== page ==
LONDON TO BRIGHTON RUN JOY MARRED BY TRAGEDY
More than 400 pioneering veteran cars gathered in Hyde Park on 5 November to celebrate the Bonhams London to Brighton Veteran Car Run. The largest run in recent years had 401 cars from the dawn of motoring setting off on the 60-mile tour, travelling from central London to the finishing line on Madeira Drive in Brighton.
This year’s event paid homage to French manufacturers and their contribution to the development of the motor car. About 65 De Dionboutons and almost 30 Panhard et Levassors were entered, several carrying famous passengers. Run regular and Pink Floyd drummer Nick Mason took part on his 1901 Panhard et Levassor, in addition to Thierry Peugeot and Robert Panhard – both direct descendants of the founders of the car companies that bear their names.
The run also hosted some incredibly rare machines, including the oldest vehicle taking part, an 1893 Peugeot Type 3, plus an 1897 Type 14, the only example of 18 built still in roadworthy condition.
In total, an impressive 315 out of 401 starters managed to complete the journey to Brighton and collect their finisher’s medals, although there was confusion following a serious accident – and subsequent diversion – involving a veteran car near Reigate Hill in Surrey.
A 1902 Benz carrying four passengers was involved in a collision with three modern cars. Four people were taken to hospital for treatment, with owner and driver David Corey, 68, later succumbing to his injuries. In a statement, his relatives said: ‘David’s sudden death has left his family devastated. He was a dear father, brother and uncle, and a good friend.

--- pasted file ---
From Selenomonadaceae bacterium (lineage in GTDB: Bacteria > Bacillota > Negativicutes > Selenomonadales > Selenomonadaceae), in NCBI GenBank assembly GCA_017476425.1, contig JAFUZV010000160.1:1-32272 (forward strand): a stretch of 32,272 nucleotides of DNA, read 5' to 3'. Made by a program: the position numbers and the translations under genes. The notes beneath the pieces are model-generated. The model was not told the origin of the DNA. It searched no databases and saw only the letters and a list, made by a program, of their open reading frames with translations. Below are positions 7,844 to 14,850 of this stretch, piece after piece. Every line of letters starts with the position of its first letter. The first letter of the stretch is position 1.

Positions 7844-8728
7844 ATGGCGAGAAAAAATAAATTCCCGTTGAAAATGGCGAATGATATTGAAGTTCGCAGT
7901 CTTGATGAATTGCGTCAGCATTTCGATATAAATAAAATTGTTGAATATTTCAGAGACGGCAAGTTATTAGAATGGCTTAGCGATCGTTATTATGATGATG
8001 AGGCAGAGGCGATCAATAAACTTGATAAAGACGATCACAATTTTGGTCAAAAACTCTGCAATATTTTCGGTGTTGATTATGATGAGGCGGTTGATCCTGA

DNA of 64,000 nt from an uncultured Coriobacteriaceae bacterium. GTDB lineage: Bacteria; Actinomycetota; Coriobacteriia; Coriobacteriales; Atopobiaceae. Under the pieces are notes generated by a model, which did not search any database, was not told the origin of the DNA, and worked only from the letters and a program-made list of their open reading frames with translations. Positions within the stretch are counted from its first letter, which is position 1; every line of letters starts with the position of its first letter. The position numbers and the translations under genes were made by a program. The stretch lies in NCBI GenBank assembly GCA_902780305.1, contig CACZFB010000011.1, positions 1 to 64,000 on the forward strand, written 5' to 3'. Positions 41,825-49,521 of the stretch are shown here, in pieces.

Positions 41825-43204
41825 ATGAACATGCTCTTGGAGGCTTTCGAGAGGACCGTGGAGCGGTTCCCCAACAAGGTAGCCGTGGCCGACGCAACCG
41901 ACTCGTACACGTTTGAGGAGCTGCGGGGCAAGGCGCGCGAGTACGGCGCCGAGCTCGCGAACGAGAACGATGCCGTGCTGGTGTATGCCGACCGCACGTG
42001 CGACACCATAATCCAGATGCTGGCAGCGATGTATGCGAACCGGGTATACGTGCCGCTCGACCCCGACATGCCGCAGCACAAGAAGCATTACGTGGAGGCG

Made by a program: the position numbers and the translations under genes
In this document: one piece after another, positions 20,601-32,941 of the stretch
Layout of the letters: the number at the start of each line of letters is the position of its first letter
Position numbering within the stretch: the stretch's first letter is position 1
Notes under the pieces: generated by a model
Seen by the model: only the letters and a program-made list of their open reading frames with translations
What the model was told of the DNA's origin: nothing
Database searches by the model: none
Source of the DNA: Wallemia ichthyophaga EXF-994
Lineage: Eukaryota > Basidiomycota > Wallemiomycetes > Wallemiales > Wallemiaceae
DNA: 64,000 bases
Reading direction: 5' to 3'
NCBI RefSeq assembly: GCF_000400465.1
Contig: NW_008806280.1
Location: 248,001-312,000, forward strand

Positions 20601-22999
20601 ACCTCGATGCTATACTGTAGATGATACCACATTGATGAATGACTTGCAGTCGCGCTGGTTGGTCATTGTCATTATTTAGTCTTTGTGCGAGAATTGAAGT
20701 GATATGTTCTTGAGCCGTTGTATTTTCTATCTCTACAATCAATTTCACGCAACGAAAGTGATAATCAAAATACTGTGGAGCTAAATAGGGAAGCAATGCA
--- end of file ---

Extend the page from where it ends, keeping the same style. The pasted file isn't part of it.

‘He was an engineer by profession, with a passion for veteran cars – particularly the 1902 Benz, which has been in the family since 1934 and which he drove on various events. He will be sorely missed by his family and many friends.’
The route this year had been amended to include the A217 at Reigate Hill, owing to roadworks affecting the A23 in Brixton, marking the first time that the Run had passed through Reigate in 63 years.
The event signalled the climax of the Royal Automobile Club’s London Motor Week, which also included the awarding of the Motoring Book of the Year (p18). The Run commemorates the Emancipation Run of 14 November 1896 – a celebration of the ‘Locomotives on the Highway Act’, which raised the speed limit for ‘light locomotives’ from 4 to 14mph and abolished the need for them to be preceded by a man with a red flag. Wartime and rationing aside, the re-enactment has taken place every year since 1927.
Clockwise: the Humberette of Adrian Herbert passes a ‘Boris Bus’ on Westminster Bridge; 1903 Panhard et Levassor in Sussex; Ymer Sletter won Chopard Time Trial aboard 1904 Cadillac; pioneers on Madeira Drive
Concours-winning 1903 Darracq